Tasks the National Library of Medicine Should Undertake to Develop Quality Internet Resources for Drug Information
proved health outcomes, decreased provider and emergency room visits, and ultimately reduced health care expenditures (Reigel et al., 2002; Bosworth et al., 2005; Caithain et al., 2005). Self-confidence and self-efficacy in handling one’s own health problems are also noted benefits of telephone interventions (Brooks et al., 2004).
Currently, most telephone helplines are available through health care providers and target certain health conditions, such as cancer (Jefford et al., 2005), chronic heart failure (Reigel et al., 2002), rheumatoid arthritis (Hughes et al., 2002), hypertension (Bosworth et al., 2005), and mental health problems (De Leo et al., 2002). Some address the needs of specific patient populations (e.g., pediatric patients) and are manned by physicians who share resources (Poole et al., 1993). For providers, the Physicians’ Desk Reference (PDR, 2005) provides lists of toll-free numbers for pharmaceutical companies staffed by nurses and pharmacists well qualified to provide drug information.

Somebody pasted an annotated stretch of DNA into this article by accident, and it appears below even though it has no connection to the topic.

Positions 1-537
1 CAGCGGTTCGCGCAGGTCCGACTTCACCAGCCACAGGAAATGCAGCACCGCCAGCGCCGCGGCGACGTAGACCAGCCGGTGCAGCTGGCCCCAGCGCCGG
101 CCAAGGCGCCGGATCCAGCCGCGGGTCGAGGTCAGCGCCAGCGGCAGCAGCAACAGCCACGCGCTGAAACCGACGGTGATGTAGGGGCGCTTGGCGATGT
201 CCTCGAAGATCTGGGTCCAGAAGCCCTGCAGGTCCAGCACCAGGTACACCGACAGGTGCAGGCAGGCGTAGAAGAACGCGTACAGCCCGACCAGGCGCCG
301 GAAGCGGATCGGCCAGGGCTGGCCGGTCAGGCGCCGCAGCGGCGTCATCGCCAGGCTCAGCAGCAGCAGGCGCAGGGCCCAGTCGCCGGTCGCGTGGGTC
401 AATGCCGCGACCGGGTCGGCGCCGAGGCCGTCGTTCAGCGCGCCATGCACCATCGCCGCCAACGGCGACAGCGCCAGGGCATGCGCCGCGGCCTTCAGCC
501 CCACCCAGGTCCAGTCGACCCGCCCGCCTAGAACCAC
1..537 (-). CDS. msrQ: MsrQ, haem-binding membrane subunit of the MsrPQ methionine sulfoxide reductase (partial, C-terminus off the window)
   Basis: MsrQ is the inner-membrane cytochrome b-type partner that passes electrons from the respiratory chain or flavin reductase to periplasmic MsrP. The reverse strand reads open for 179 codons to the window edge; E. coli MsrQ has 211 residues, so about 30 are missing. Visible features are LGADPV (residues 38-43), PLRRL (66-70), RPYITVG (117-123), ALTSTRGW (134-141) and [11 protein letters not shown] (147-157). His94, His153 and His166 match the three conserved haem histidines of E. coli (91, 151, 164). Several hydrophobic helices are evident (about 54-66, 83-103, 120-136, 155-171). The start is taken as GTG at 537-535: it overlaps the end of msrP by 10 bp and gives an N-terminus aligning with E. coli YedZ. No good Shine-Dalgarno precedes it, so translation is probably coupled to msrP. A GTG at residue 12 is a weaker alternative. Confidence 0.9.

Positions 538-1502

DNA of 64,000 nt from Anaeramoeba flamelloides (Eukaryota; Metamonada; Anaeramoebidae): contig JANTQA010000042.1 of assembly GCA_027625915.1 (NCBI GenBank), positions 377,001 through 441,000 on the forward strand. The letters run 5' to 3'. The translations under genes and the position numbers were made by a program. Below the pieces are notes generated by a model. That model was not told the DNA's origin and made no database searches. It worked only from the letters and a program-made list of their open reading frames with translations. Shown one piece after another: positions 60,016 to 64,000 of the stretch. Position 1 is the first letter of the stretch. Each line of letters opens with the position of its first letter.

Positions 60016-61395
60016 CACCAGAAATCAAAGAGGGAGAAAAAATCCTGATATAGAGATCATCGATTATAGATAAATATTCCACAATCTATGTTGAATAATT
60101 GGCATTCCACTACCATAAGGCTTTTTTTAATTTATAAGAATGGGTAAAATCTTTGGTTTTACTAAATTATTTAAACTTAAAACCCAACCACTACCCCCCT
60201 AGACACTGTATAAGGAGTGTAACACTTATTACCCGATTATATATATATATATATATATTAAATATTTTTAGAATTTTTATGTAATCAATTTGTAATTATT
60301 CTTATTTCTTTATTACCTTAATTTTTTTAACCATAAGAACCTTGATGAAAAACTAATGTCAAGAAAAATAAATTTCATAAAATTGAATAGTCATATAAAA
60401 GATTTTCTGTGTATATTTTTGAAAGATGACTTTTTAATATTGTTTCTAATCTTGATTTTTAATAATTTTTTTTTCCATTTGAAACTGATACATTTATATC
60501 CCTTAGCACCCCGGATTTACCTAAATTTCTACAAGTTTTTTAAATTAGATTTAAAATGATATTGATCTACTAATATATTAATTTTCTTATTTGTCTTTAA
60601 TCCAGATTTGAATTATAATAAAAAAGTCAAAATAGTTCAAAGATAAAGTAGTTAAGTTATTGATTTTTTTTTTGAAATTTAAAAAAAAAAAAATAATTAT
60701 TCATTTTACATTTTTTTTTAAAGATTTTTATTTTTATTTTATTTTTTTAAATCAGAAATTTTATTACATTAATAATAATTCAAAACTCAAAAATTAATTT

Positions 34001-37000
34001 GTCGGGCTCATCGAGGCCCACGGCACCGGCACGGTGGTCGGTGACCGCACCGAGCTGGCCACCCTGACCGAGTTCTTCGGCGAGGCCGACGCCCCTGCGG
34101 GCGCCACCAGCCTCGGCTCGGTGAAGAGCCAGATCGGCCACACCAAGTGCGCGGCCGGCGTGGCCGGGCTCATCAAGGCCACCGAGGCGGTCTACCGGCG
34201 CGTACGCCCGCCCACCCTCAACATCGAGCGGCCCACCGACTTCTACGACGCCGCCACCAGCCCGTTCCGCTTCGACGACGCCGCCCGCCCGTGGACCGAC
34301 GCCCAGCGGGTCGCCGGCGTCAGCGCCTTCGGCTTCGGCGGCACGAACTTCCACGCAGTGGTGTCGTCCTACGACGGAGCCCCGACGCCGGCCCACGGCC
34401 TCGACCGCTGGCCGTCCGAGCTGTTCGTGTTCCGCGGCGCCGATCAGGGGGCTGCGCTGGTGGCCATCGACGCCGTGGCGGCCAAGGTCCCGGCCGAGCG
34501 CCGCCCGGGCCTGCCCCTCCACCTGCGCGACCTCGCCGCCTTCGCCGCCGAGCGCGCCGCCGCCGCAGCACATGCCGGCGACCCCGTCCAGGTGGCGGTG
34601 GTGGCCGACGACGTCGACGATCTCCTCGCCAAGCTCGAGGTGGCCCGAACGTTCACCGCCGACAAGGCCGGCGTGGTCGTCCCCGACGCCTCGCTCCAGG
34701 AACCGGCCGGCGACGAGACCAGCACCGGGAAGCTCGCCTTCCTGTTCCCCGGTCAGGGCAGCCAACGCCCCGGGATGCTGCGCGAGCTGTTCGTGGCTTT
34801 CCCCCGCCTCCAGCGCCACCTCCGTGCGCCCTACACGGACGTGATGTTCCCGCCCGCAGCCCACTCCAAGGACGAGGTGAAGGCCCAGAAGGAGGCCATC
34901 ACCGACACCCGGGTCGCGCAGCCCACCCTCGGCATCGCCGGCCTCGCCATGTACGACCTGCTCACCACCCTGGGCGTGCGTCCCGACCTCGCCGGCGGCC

In Western Australia, nurses provide health information associated with general practice by telephone statewide (Turner et al., 2002); similar services are offered nationally in Canada (Robb, 1996), Denmark (Christensen and Olesen, 1998), and the United Kingdom (Caithain et al., 2005). The National Health Service (NHS) in the United Kingdom has by far the most